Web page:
Headline: Human health and climate change in the Pacific: a review of current knowledge

Observed climate changes in Pacific island countries (PICs) are causing detrimental effects on the health of communities. Increased frequency and intensity of cyclones, more extremely hot days, and changes in rainfall patterns can change the geographic distribution of vector-borne diseases, decrease food and water security and safety, and strain health service capacity. These impacts are projected to worsen with additional climate change in the absence of strong and effective mitigation and adaptation measures. Health vulnerability and adaptation assessments conducted in twelve PICs in 2014 highlighted significant knowledge gaps on the national health risks of climate change and on adaptation implementation and policy translation. We synthesize recent research to identify approaches to support evidence-based policymaking to increase resilience of health systems in the Pacific. Broad areas where further and substantial investment and support are needed include: (i) health workforce capacity development; (ii) enhanced surveillance and monitoring systems, and (iii) research to enhance understanding of risks and effective interventions and their subsequent translation into practice and policy. Finally, health facilities need urgent upgrades; many are old and located in coastal areas, and are heavy users of coal-fired electricity.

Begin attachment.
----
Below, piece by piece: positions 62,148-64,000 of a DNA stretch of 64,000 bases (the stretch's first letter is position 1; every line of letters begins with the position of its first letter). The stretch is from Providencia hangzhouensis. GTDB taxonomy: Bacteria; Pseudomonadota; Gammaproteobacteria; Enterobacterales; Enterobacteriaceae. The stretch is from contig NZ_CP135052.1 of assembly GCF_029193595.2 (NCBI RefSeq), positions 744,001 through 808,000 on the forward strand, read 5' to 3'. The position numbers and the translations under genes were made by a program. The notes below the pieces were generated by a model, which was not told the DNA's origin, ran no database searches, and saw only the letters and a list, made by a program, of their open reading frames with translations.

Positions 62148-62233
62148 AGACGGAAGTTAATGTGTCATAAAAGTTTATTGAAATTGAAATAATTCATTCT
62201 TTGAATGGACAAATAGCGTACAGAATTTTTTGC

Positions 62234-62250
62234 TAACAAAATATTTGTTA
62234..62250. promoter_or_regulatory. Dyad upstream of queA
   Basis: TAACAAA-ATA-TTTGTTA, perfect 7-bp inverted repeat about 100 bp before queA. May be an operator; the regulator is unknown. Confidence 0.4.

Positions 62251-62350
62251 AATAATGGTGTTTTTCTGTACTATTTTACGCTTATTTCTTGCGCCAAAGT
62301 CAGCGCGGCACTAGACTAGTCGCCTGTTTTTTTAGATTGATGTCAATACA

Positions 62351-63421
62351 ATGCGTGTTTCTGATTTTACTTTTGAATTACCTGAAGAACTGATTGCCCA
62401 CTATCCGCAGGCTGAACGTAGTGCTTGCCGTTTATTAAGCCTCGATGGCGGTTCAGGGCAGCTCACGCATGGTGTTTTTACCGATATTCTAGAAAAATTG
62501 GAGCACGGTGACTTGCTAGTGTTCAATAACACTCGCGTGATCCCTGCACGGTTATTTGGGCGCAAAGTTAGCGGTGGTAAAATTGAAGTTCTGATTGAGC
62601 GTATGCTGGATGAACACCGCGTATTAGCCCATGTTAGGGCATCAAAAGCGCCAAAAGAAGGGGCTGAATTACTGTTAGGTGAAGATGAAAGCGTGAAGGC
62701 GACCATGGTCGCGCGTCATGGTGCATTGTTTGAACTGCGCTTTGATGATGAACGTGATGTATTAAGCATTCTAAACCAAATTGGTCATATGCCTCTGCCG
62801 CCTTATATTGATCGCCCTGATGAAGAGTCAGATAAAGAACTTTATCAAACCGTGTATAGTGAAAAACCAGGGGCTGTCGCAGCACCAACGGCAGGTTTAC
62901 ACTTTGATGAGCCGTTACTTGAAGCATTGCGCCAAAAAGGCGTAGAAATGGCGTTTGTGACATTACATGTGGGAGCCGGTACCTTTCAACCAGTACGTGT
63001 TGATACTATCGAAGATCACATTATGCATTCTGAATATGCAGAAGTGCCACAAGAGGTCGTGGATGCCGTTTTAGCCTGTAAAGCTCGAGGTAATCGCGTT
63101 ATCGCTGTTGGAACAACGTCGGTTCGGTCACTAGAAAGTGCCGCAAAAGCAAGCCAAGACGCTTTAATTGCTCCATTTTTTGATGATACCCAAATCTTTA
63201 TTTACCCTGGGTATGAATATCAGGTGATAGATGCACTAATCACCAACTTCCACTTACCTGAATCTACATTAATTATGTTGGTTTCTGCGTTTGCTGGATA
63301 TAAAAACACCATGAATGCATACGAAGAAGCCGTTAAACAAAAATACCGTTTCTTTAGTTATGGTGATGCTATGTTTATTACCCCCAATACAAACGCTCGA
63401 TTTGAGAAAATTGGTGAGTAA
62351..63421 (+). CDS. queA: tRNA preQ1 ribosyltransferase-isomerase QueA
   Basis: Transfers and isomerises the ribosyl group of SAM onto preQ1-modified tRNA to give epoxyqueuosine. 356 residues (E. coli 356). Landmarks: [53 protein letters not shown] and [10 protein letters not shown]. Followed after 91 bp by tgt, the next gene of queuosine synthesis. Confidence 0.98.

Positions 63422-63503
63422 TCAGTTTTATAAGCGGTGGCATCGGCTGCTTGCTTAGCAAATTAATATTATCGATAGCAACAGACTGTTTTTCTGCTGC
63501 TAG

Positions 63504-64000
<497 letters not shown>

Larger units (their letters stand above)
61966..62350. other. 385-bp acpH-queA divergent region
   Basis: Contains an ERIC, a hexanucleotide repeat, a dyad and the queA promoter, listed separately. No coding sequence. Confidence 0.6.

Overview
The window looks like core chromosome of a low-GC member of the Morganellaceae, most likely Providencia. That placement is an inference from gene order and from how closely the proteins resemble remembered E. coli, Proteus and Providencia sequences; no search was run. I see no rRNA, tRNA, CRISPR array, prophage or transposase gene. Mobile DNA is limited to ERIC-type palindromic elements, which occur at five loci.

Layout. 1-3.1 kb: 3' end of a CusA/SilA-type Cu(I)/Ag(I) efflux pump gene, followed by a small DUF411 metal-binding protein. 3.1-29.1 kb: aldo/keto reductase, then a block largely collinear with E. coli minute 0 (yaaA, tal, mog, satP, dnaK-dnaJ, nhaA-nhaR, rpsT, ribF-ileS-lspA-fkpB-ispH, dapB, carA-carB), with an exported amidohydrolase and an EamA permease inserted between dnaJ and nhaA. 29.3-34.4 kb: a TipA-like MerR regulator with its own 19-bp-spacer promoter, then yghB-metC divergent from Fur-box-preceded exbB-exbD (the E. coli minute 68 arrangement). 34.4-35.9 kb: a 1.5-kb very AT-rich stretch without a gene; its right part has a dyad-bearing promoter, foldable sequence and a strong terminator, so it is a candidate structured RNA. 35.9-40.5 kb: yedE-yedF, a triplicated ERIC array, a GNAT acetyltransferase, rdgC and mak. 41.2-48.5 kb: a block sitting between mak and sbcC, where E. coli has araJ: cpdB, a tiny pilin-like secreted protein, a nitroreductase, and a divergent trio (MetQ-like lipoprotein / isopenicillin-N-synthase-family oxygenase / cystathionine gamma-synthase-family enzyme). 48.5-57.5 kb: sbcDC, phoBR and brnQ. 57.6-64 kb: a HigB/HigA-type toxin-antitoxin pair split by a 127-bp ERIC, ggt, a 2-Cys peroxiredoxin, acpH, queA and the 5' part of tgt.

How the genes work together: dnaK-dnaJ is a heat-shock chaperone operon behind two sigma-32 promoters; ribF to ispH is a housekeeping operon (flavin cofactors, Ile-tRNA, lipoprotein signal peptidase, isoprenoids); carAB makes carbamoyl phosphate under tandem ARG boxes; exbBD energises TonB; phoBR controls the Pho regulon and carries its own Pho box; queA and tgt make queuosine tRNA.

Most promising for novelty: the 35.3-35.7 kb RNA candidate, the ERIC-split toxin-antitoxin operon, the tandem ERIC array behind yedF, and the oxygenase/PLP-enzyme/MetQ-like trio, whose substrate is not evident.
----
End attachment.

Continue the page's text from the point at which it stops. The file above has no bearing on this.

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Bowen, K., Ebi, K. L., Woodward, A., McIver, L., Tukuitonga, C., & Nayna Schwerdtle, P. (2024). Human health and climate change in the Pacific: a review of current knowledge. Climate & development. doi:10.1080/17565529.2023.2185479.

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